If you are being approached before class, curtail conversations with, “I am really sorry, but I need to prepare for class” or, “If you have a fitness-related question I can help you with, please ask me in the next minute or two before I need to review choreography.” You can get across the idea that they need to focus on their point and that coming very early to “catch” you does not mean you have more time to give. If you are being approached after class and the conversation turns in a direction you don’t want, interrupt the conversation. State simply and forcefully that you need to leave in one minute in order to get to your next activity.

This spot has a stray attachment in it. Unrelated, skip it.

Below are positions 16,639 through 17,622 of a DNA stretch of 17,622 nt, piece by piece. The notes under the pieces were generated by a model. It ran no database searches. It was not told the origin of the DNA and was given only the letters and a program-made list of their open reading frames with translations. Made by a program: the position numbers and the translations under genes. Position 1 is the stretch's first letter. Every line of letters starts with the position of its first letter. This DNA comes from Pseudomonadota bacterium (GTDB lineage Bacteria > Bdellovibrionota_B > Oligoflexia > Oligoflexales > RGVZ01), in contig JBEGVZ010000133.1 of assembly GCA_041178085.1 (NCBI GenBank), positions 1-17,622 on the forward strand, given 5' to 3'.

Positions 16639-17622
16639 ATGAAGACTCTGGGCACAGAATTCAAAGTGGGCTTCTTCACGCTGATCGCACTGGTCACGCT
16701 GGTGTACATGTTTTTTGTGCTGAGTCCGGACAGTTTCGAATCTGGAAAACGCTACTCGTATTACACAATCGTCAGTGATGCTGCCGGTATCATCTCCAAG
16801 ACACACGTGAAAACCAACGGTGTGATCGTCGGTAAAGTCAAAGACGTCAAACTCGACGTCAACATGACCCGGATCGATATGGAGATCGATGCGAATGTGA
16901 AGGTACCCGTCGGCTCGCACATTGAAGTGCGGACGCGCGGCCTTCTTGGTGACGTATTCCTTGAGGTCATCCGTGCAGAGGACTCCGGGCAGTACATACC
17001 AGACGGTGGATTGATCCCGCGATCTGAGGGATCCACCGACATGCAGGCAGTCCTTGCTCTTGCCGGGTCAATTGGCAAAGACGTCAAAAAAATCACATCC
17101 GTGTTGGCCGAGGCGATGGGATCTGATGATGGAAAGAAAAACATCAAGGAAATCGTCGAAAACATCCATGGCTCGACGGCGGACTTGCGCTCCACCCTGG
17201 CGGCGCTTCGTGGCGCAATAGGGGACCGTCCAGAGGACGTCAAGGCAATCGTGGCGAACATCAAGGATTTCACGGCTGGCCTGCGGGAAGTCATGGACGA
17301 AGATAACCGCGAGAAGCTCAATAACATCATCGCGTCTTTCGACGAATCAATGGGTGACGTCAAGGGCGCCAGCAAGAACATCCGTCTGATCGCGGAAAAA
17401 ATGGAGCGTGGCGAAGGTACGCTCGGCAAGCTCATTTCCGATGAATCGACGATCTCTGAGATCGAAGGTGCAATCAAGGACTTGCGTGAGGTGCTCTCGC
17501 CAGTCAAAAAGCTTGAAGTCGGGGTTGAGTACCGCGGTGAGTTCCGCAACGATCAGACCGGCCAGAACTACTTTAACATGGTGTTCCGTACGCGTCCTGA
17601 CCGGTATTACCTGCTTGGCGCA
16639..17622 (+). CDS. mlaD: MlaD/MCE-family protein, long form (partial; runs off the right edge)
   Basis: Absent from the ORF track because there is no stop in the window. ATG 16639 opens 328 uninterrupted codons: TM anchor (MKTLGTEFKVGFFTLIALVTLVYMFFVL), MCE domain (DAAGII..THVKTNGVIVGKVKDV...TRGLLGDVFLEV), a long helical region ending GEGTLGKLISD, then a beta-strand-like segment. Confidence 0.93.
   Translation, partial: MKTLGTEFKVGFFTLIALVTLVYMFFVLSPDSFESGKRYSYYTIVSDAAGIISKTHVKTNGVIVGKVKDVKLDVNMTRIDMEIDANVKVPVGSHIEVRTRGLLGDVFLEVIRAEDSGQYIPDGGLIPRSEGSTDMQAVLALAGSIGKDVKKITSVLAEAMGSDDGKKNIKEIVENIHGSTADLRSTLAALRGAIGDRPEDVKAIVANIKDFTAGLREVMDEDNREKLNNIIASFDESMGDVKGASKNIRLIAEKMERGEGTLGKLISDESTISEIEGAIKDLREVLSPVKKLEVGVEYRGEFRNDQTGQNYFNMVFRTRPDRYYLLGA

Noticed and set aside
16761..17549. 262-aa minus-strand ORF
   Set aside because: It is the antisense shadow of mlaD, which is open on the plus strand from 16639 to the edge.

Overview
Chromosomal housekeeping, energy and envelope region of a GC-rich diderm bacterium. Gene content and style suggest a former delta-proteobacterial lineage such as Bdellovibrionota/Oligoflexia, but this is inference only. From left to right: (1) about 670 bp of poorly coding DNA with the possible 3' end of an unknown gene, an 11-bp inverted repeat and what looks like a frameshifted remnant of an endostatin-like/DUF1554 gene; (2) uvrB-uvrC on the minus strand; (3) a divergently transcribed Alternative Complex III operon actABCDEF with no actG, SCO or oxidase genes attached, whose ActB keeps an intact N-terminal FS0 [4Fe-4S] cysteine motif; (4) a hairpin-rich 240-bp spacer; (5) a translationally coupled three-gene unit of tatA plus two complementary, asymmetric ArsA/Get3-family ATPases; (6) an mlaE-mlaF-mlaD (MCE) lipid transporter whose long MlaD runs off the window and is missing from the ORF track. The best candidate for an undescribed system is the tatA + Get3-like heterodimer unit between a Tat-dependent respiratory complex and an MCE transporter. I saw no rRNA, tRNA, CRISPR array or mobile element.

During the workout you need to head off anyone wanting to waylay you. Prepare the group for what will happen after class. “If you have any fitness or workout questions, please start thinking of them now. Once class is over, I have just enough time to address any immediate fitness concerns, then I need to be on my way.” Or if you do your own workout after class, again prepare the group during class: “I’ll be focusing on my own workout when we’re done today, so if you have any questions for me, now is the time to send them my way. Just like many of you, I really appreciate working out privately.” I suggest trying to say all this politely and with a smile so they know you are happy to help, but do not want to give unlimited time or access. Most people will understand these signs. If someone is still not catching on, you will have to be more direct: “I don’t discuss personal matters—mine or yours.” Make direct eye contact and be clear.